I’m the side character who helps the main character get off their butt. I’m Melissa McCarthy wrestling and slapping Kristen Wiig until Kristen gets off the pity party couch. I realize I am also Kristen Wiig in this situation. I am literally on the couch feeling sad about myself right now. I don’t know what to do.

I want there to be more representation of people like me in TV and film. Two weeks ago I started working on a screenplay about my life, my disability, and my family dynamic around my disability. It’s something I’ve been wanting to write for a long time. So, I was excited to finally start it, but I can’t figure out the story. If I center it around me, it is just… so… BORING. The more interesting character, it seems, is my mom. Then I de-center myself in my own story. Am I just that boring?! Is the only “interesting” thing about me my disability?

As I write this, my chest feels heavy with frustration and anger at myself. At how much self-hate I have. There’s this heaviness in my chest, and yet, I feel incredibly empty. I’m not sure what to do about it, so I’m writing. I hate everything that’s on the page, but if I erase it, I’ll feel worse. I don’t have the energy to edit and polish, so this is it. Today I have no answers, only pain. Some days that’s all there is.

Mom Caught Me Taking Drugs.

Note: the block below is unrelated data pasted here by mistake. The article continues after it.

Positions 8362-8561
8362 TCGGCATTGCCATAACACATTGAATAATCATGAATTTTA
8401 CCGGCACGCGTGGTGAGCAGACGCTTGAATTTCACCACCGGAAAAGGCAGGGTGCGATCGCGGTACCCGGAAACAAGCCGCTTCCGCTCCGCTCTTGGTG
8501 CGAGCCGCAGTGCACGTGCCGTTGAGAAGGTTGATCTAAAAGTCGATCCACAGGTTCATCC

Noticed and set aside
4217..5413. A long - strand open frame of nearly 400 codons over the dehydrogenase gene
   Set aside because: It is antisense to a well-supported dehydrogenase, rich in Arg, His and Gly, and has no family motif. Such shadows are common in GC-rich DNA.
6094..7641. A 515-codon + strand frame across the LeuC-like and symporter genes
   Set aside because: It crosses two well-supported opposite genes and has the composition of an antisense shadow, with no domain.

“그약 먹지마! 아유… 너무 속상해 (Don’t take that medicine. I’m so upset),” Mom said to me after she caught me taking Cymbalta a couple weeks ago. Cymbalta is an antidepressant. One of the medications I tried along with Sertraline, Wellbutrin, Wellbutrin XR, Lexapro, Prozac, and probably one I’m forgetting. My parents don’t believe in antidepressants because they don’t believe in Depression.

Depression isn’t real – you’re just sad. Don’t be sad. What do you have to be sad about? Depression doesn’t exist – you just need to exercise and get a job and you’ll feel better. Since Depression isn’t real, Mom and Dad weren’t worried when I told them I was depressed. It was the Sertraline that made them “so upset.” Upset.

In Korean we say, “속상해 (sohk-sang-hae).” The first syllable, “속” (sohk) can be translated as “inside” or “heart.” The second two syllables “상해” (sang-hae) means “damaged” or “rotten.” When you say you’re upset in Korean, you’re saying your heart has been damaged. In other words, I damage my mom’s heart by trying to keep myself alive.